After more than three decades at the forefront of innovation in the healthcare sector, Managing Director of the Strategy Group Dr Jeffrey Tobias says profound changes are underway. This typically conservative and risk-averse sector needs to shift its focus away from the organisation and respond more directly to the needs of consumers.
It’s a shift that, Tobias says, will ultimately result in individuals taking control of their healthcare, ushering in a new era of transparency and empowerment.
The healthcare community needs to start to think like a start-up. They need to say yes, privacy and regulation are important. Yes our history in the space is great. But how do we think entrepreneurially?– Dr Jeffrey Tobias
My name is Jeffrey Tobias, I’m the director of the Strategy Group.
Some of the challenges around bringing innovation into the healthcare space are that innovative thinking requires potential failure. It requires thinking of doing things differently that may or may not succeed. It requires the desire to be entrepreneurial, the desire to move away from the status quo and to look at new ways of doing things – personal creativity. And the health sector has not traditionally embraced those sorts of values, it’s been traditionally very risk averse.
Traditionally, innovation in the healthcare sector, and to be honest in most other sectors, has been around product or service, building a new object, building a new service, building a thing of some sort that then gets taken to market. What we’ve seen over the past few years, and we’re continuing to see moving forward, is a shift to innovation happening anywhere in the organisation around brand, around product, around service, around the opportunity to run the company in a better way, and that’s called business model innovation.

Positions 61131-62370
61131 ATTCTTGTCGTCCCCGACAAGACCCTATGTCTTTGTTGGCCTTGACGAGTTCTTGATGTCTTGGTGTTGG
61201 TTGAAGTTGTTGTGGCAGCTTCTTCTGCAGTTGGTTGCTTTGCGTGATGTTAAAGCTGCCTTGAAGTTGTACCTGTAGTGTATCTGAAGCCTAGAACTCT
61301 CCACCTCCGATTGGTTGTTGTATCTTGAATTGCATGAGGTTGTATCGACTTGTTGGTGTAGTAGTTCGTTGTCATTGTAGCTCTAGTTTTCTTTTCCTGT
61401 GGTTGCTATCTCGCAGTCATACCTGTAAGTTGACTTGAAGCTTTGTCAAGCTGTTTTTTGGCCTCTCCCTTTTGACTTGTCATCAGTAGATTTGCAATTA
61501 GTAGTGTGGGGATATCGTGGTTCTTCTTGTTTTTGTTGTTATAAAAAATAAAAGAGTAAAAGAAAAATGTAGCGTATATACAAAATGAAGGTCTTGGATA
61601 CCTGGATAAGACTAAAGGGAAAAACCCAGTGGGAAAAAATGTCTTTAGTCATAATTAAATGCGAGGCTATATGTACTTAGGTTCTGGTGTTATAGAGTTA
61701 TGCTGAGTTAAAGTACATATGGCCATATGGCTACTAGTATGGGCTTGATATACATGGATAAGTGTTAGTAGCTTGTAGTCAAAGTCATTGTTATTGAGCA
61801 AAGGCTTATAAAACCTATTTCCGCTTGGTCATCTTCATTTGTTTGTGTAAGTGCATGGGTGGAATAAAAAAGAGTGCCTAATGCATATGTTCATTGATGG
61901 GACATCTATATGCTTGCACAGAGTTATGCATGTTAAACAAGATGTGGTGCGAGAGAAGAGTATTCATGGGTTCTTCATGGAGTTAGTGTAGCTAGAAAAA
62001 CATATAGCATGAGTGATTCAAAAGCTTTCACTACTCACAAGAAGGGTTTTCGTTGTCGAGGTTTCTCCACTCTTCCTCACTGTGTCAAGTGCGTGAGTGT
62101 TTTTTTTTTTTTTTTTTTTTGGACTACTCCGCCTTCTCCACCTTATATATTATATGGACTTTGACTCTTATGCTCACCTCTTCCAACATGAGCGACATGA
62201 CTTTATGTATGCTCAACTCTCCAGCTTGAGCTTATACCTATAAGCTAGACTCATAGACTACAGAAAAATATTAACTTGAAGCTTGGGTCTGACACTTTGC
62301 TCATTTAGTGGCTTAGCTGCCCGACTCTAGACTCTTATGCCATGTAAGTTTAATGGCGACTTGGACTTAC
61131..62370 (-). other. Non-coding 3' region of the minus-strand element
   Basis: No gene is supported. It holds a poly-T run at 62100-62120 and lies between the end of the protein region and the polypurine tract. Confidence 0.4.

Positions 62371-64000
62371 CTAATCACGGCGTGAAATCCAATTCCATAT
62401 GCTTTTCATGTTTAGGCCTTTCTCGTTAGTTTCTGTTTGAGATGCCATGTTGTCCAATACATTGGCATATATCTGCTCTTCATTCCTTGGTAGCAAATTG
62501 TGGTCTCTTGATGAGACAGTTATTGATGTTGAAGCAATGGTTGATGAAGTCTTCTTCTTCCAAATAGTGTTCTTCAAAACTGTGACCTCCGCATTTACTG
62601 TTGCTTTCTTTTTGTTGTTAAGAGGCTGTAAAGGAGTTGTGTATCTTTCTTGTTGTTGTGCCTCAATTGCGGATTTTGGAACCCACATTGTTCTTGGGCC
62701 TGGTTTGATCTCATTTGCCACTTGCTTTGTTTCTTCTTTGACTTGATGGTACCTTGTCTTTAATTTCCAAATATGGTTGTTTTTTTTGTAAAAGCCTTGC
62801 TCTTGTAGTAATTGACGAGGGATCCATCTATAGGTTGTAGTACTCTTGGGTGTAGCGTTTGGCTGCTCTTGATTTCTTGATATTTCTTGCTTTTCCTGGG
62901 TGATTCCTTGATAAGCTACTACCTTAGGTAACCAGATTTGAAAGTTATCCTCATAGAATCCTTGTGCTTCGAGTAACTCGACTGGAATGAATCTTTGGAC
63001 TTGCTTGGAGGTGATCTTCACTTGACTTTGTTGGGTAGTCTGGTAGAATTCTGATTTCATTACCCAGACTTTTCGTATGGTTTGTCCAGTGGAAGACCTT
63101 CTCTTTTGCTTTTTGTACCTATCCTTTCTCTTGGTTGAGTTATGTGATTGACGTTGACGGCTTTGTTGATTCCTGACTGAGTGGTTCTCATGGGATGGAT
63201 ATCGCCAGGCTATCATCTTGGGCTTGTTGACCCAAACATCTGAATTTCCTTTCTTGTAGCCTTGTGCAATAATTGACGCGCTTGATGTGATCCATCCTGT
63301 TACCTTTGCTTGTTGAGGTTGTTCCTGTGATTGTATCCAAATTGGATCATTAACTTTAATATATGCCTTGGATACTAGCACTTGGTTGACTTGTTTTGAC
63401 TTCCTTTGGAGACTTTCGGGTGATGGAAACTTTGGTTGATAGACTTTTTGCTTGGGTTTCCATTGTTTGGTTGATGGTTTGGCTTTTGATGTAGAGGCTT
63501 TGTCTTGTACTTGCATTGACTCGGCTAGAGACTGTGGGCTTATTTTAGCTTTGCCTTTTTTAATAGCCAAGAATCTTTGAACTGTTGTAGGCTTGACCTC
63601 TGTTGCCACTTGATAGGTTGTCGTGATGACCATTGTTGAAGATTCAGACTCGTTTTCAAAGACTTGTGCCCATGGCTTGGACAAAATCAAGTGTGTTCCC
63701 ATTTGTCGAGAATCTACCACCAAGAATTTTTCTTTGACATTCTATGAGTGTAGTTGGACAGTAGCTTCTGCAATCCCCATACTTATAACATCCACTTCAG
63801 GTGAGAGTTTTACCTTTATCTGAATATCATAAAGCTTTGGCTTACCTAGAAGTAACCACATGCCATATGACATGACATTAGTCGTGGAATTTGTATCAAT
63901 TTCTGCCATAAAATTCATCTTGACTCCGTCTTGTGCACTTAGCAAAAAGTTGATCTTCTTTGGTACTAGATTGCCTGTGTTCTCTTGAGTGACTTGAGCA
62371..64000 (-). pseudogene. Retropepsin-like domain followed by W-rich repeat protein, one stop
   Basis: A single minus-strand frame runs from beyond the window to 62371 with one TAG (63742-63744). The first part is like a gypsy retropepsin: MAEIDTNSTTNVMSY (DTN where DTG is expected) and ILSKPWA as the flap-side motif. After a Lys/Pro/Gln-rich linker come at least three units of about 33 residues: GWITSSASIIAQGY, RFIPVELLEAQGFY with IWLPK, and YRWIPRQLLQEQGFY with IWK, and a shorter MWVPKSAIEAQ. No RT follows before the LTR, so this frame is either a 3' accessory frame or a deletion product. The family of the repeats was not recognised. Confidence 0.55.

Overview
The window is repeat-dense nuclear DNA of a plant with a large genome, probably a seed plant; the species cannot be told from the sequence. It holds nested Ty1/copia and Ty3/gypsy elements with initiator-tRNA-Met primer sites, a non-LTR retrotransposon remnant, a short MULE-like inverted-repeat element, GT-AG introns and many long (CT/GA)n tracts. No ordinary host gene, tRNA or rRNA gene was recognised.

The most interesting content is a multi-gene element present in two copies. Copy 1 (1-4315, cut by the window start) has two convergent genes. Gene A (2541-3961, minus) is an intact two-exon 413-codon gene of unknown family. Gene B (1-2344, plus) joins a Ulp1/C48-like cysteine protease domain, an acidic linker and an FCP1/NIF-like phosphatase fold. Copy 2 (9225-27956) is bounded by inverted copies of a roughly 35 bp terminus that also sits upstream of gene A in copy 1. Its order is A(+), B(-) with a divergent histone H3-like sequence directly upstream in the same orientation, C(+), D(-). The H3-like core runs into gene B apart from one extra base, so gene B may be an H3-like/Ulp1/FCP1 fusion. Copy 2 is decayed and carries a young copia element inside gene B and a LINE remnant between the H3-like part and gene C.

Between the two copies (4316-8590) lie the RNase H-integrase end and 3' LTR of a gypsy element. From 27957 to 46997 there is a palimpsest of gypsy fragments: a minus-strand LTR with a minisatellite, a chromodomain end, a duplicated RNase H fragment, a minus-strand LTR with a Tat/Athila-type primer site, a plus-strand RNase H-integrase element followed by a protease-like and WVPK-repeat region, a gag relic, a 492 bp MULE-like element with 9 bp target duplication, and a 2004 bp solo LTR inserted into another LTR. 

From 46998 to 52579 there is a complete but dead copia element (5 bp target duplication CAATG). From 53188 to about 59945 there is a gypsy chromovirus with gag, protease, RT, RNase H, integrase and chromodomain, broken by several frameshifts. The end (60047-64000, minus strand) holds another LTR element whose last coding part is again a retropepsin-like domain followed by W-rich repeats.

I think the healthcare community needs to start to think like a start-up. They need to say yes, privacy and regulation are important. Yes our history in the space is great. But how do we think entrepreneurially? How do we bring that entrepreneurial flare into an organisation or into a culture that traditionally hasn’t had it? And I think there’s an interesting hurdle for us to cross to get to that point. But I think when we reach that point in the healthcare industry it will be transformational.
From the consumer’s perspective, let’s reimagine what it might be. So as an individual moving through the healthcare system, I have total information available at my fingertips around diseases, around medicines, and anything to do with my health – whatever that may be. My health history is available to all health providers when they need it, where they need it, to provide me, as the consumer, the ultimate in healthcare delivery.
If I look at empowerment in healthcare, it’s around me being allowed to make the decisions that I want to make irrespective of what the organisation wants me to do.
So all of the secrecy and the magicianship drops away, we have total transparency, total access, and I am totally empowered to manage my healthcare process in the way that I see fit.